Nervous system Head: is relatively large, i.e. from 10 to 12% of body weight . Spinal cord: relatively long. The end of it reaches the level of the third or forth lumbar vertebra . Physiological reflex: There are some physiological reflexes which appear at birth, then disappear at 4 months of life.
neonate sucks on the finger place a finger in the neonate’s mouth Sucking neonate makes walking motions with both feet hold the neonate in an upright position and touch one foot lightly to a flat surface (such as the bed) stepping neonate turns the head toward the stimulus, opens the mouth and searches for the stimulus touch a finger to the neonate’s cheek or the corner of mouth. Rooting neonate grasps the finger place a finger in the neonates palm Grasp Neonate extends and abducts all extremities bilaterally and symmetrically Suddenly but gently drop the neonate s head backward (relative to the trunk) Moro NORMAL RESPONSES TESTING METHOD REFLEX
Moro Suddenly but gently drop the neonate s head backward (relative to the trunk) Neonate extends and abducts all extremities bilaterally and symmetrically
Grasp place a finger in the neonates palm neonate grasps the finger
Rooting touch a finger to the neonate’s cheek or the corner of mouth. neonate turns the head toward the stimulus, opens the mouth and searches for the stimulus
Sucking place a finger in the neonate’s mouth neonate sucks on the finger
stepping hold the neonate in an upright position and touch one foot lightly to a flat surface (such as the bed) neonate makes walking motions with both feet
Immune system Normal or slightly higher level of IgG is due to active transfer from the mother to fetus via the placenta, but IgM and IgA are low (they cannot pass through the placenta); therefore the newborns are at high risk for gram negative bacterial infection . T lymphocyte functions are somewhat reduced in newborn infants. White blood cells display low function in killing microorganisms.
BCG vaccinations in all population at high risk of tuberculosis infection
HBV vaccination as soon as possible where perinatal infections are common
Normal temperature: 36.5–37.5°C
Hypothermia: < 36.5°C -- Significant contribution to deaths in low birth weight infants and preterm newborns
Stabilization period: 1st 6–12 hours after birth
The body temperature is likely to be influenced by the environmental temperature.
Neutral environmental temperature: the environmental temperature at which the core temperature of the infant at
rest is between 36.7 and 37.3°C and oxygen consumption and caloric utilization are lowest
Temperature control for newborn infants is important to avoid the excess stress which hypo- or hyperthermia imposes on a newborn. To provide a neutral thermal environment, the incubator temperature should be kept at the temperatures shown in the followingtables.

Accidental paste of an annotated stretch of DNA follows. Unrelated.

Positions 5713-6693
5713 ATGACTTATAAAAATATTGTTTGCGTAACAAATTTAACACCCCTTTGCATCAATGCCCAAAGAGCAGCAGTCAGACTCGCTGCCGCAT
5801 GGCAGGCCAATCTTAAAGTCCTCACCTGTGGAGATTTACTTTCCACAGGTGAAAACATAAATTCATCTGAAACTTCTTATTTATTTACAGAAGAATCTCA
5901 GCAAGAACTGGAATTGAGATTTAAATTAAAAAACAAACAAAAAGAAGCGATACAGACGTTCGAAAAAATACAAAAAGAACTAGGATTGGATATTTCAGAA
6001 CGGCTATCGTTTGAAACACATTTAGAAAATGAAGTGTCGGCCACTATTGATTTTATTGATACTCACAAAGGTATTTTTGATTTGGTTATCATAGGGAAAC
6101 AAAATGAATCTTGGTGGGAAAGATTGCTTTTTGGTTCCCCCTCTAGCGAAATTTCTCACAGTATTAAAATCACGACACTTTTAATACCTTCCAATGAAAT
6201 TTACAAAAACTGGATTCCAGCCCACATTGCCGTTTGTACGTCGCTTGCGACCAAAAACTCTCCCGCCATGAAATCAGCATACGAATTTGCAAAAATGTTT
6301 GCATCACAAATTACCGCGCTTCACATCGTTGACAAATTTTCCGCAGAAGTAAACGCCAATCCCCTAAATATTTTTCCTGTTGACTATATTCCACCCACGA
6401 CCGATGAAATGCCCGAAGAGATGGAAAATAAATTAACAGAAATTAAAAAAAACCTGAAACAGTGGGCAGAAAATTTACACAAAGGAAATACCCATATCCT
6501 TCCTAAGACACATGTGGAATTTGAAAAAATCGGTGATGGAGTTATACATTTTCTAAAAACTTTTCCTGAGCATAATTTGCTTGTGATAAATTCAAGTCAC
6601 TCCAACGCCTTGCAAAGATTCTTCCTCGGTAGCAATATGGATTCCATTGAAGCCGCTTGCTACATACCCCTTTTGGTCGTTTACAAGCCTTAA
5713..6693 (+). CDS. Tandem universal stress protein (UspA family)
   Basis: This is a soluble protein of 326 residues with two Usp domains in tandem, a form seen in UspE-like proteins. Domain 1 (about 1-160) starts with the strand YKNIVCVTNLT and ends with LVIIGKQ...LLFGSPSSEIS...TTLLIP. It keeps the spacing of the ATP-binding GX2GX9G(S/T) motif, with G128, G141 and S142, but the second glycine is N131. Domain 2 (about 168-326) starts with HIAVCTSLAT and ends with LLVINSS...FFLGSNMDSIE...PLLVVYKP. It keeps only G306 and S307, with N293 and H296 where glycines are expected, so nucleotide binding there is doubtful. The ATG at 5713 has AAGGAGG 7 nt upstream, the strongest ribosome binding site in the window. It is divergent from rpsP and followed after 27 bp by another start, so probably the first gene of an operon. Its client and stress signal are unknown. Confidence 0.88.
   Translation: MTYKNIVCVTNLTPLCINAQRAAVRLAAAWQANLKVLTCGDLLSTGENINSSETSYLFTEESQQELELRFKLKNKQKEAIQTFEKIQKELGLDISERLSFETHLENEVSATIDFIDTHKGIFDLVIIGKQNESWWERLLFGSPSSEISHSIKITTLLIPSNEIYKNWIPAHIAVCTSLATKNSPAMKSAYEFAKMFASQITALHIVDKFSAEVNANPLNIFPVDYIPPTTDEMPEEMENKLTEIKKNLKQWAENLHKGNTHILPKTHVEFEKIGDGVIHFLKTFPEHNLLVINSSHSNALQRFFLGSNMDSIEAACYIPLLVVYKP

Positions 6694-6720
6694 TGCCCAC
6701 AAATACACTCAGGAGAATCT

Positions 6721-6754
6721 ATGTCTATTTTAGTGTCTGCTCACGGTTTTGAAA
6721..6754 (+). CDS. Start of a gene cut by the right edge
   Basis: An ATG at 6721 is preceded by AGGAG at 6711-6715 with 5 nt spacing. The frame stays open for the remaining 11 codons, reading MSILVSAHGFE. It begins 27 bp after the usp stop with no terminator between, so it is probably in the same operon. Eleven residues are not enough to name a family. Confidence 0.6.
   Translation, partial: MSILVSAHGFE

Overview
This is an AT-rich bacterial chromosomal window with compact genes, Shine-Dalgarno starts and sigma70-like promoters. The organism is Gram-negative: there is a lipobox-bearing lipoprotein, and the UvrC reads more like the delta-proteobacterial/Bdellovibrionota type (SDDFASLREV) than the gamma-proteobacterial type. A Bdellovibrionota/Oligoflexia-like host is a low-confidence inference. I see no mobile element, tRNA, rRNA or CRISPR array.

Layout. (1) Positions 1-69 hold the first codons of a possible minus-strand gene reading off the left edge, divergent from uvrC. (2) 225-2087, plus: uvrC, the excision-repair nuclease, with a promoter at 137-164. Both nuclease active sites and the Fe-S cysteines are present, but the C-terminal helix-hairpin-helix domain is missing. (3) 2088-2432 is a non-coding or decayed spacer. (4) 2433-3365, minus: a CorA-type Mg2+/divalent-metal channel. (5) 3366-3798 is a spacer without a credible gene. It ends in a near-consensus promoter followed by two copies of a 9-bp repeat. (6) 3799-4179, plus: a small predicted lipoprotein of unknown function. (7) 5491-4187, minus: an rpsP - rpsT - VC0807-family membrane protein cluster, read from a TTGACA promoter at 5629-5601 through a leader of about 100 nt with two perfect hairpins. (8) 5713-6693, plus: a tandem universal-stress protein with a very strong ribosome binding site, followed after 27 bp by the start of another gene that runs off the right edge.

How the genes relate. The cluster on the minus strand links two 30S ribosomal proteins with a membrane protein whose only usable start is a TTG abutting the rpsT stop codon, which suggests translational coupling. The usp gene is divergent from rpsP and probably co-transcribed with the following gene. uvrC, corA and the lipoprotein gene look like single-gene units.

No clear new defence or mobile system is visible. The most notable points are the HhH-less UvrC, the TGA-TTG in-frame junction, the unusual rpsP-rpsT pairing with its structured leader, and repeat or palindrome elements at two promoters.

Skin At birth the infant is generally covered with vernix caseosa , a cheesy - white substance adherent to the skin. It is helpful for protecting the baby against infections, and should not be taken off. Keeping the skin of the baby clean is very important because it is apt to be infected.
Umbilical cord After the ligation of the umbilical cord, it comes off from 1 to 7 days of postnatal age. It has to be prevented against contamination and be kept it from bleeding .
Water metabolism Water may contribute up to 75% of body weight (40% extracellular). During the first few days there are a loss of fluid leading to about 6% loss of body weight (physiologic) and usually do not exceed 10%. Insensible water loss is about 40ml/100cal.
Requirments for calories and fluid of neonate
Associated with GA, BW and health condition
day 1 day 2 day 3
calorie fluid calorie fluid calorie fluid
Full term 60 － 80 60 － 80 100 － 120 80 － 100 120 － 150 110 － 150
High risk neonates The term designates infants who should be under close observation by experienced physicians and nurses.
Neonatal Intensive Care Unit, (NICU) The special medical unit which take special care for those high risk babies with modern medical equipments and techniques such as purified air ward, resuscitation technique, mechanical ventilator, color Doppler mapping, radiated heater and so on.
Problems Preemies May face
Air sacs in the lungs not able to stay open due to lack of surfactant in the lungs
Lung damage due to long term respiratory problems
Incomplete lung development
Apnea (stop breathing) 50% of babies born at or before 30 weeks will have this problem
Patent ductus arteriosus
Congenital heart defects
Infection of the intestinal tract
Bleeding in the brain
Poor muscle tone
Characteristics of Pre Term Infant
Little body fat
Little scalp hair
Weak body tone
Treatment of the Pre term Infant
Need special care in Neonatal Intensive Care Unit
Oxygen by mask or ventilator
Feedings by NG tube
Several physiological states of the newborn
Physiologic jaundice Mild jaundice may occur in most newborns, this is due to the immaturity of the baby's liver, which leads to a slow processing of bilirubin. It generally appears at 2 to 4 days of age and disappears by 1 to 2 weeks of age. The appearance of visible jaundice before 48 hrs , or a serum concentration of bilirubin exceeding 12 mg/dL at any time of neonatal period are considered to be abnormal. For premature infants, the serum bilirubin concentration exceeding 15 mg/dL is abnormal.
Pseudomenstration Vaginal bleeding may occur at the age of 5 to 7 days in some newborn girls and lasts for 1 to 2 days. Placentally transmitted and withdrawn maternal hormones are responsible for temporary vaginal bleeding.
Enlargement of the breasts Enlargement of the breasts, and production of milk may occur at the age of 3 to 5 days in some newborn boys or girls. This stops at the postnatal age of 2 to 3 weeks. This is also caused by transmission and withdraw of maternal hormones. This no requires management.